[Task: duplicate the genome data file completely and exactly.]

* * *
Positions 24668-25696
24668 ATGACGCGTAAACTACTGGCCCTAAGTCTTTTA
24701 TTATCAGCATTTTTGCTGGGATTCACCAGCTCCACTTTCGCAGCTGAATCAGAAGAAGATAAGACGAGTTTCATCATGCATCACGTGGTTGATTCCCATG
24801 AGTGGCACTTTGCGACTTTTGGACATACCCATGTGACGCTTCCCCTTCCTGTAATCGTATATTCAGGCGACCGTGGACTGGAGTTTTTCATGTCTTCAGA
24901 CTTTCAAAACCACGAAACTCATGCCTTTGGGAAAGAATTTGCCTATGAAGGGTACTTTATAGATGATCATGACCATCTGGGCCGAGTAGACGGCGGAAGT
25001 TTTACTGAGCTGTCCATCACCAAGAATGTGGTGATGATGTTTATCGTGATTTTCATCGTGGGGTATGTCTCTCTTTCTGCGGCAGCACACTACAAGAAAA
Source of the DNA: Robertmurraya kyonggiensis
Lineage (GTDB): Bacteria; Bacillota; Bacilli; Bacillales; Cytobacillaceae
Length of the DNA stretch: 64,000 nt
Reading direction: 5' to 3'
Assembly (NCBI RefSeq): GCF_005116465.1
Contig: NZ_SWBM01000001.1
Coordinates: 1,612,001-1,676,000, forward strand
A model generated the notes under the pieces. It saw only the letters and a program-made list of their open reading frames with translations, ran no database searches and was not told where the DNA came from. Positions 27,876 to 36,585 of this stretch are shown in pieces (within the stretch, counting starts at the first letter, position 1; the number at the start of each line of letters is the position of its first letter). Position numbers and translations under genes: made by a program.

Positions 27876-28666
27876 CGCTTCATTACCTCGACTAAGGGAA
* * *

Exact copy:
Positions 24668-25696
24668 ATGACGCGTAAACTACTGGCCCTAAGTCTTTTA
24701 TTATCAGCATTTTTGCTGGGATTCACCAGCTCCACTTTCGCAGCTGAATCAGAAGAAGATAAGACGAGTTTCATCATGCATCACGTGGTTGATTCCCATG
24801 AGTGGCACTTTGCGACTTTTGGACATACCCATGTGACGCTTCCCCTTCCTGTAATCGTATATTCAGGCGACCGTGGACTGGAGTTTTTCATGTCTTCAGA
24901 CTTTCAAAACCACGAAACTCATGCCTTTGGGAAAGAATTTGCCTATGAAGGGTACTTTATAGATGATCATGACCATCTGGGCCGAGTAGACGGCGGAAGT
25001 TTTACTGAGCTGTCCATCACCAAGAATGTGGTGATGATGTTTATCGTGATTTTCATCGTGGGGTATGTCTCTCTTTCTGCGGCAGCACACTACAAGAAAA
Source of the DNA: Robertmurraya kyonggiensis
Lineage (GTDB): Bacteria; Bacillota; Bacilli; Bacillales; Cytobacillaceae
Length of the DNA stretch: 64,000 nt
Reading direction: 5' to 3'
Assembly (NCBI RefSeq): GCF_005116465.1
Contig: NZ_SWBM01000001.1
Coordinates: 1,612,001-1,676,000, forward strand
A model generated the notes under the pieces. It saw only the letters and a program-made list of their open reading frames with translations, ran no database searches and was not told where the DNA came from. Positions 27,876 to 36,585 of this stretch are shown in pieces (within the stretch, counting starts at the first letter, position 1; the number at the start of each line of letters is the position of its first letter). Position numbers and translations under genes: made by a program.

Positions 27876-28666
27876 CGCTTCATTACCTCGACTAAGGGAA